MURSKA SOBOTA - The Murska Sobota-based company GMT has been reaffirming its leading role in lubricants and spare car parts dealership in the region, recording an average annual growth of 10%. The group has recently taken over the Ljubljana-based company I.S.T. Avtodeli after acquiring Austria's AR Regnemer last year, and now employs 450 people. The group is planning to expand its logistic centre in Murska Sobota, and expects to post more than EUR 100 million in revenue this year.

Salaries in Slovenia up in July

LJUBLJANA - Monthly earnings paid out in Slovenia in July increased. At EUR 1,119, average take home pay rose by 1% over the month before and by 4.4% year-on-year in nominal terms, data from the Statistics Office shows. In real terms net monthly earnings increased by 1.7% from June and by 2.4% from a year ago. In the private sector net pay was 1.7% up from June, while public sector pay dropped by 0.2%. Year on year, pay was up 4.4% in the private sector and 4.7% in the public one.

Web Eye portal records rise in online sexual abuse, hate speech

LJUBLJANA - The online complaint website Spletno Oko (Web Eye) recorded a strong annual rise in reported cases of hate speech and videos showing sexual abuse of children in 2018. A total of 350 websites were reported for allegedly featuring videos of sexual abuse, of which Spletno Oko found 45% to feature such images. Part of the rise in the number of reports and potential criminal acts is attributed to an intensive awareness rising campaign about the issue and ways to report it.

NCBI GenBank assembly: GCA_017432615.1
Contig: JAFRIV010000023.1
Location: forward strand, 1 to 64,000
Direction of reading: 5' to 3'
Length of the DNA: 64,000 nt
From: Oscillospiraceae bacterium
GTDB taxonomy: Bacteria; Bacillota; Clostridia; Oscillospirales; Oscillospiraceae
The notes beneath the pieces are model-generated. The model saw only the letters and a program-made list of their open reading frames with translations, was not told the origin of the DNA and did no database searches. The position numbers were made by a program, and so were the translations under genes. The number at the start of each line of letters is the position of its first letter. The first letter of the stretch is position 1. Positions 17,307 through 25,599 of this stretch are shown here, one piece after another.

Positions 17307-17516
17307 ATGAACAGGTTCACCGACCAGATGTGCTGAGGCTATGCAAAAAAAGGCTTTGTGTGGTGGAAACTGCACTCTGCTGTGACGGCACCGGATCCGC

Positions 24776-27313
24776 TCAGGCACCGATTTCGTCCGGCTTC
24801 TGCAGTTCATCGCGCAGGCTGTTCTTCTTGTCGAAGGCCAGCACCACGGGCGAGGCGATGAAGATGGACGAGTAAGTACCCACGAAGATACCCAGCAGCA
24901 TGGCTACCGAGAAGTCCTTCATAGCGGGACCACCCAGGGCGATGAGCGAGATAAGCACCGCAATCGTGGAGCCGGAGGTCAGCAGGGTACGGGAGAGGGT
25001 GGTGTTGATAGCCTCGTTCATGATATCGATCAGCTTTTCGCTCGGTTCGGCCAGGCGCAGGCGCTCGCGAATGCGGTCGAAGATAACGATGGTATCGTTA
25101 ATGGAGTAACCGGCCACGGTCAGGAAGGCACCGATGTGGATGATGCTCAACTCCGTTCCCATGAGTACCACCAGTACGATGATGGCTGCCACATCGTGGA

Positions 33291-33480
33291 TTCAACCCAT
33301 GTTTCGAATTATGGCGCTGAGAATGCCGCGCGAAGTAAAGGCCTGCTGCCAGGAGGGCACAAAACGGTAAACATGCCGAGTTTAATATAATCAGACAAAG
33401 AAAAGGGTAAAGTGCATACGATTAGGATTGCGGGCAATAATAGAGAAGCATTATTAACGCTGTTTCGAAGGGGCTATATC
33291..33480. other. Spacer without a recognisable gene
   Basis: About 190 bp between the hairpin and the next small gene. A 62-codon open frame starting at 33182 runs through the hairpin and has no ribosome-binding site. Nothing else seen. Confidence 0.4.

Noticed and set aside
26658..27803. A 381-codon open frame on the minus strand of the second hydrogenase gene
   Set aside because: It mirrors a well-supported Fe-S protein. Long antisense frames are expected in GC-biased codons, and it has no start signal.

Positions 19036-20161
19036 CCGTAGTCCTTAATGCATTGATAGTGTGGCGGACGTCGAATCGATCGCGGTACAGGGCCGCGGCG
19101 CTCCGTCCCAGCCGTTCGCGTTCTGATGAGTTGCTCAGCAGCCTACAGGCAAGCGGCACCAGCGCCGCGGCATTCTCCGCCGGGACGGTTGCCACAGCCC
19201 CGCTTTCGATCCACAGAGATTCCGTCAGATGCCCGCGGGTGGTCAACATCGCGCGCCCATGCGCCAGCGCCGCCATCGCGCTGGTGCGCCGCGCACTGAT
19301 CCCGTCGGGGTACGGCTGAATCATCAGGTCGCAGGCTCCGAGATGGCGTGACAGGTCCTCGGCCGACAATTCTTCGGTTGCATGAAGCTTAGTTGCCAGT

Slovenia still undefeated at European Volleyball Championship

LJUBLJANA - The Slovenian men's volleyball team is still undefeated in Group C of the European Championship in Ljubljana, having defeated Turkey 3:0 on Sunday for its third win in as many matches. Slovenia are tied with the defending champions Russia on top of the group with nine points each. Slovenia had earlier defeated Belarus and Finland. After a day off, they will play North Macedonia on Tuesday before wrapping up group play against Russia on Wednesday.

Visiting Ljubljana? Check out what's on this week, while all our stories on Slovenia, from newest to oldest, are here

If you're learning Slovenian then you can find all our dual texts here

16 Sep 2019, 15:53 PM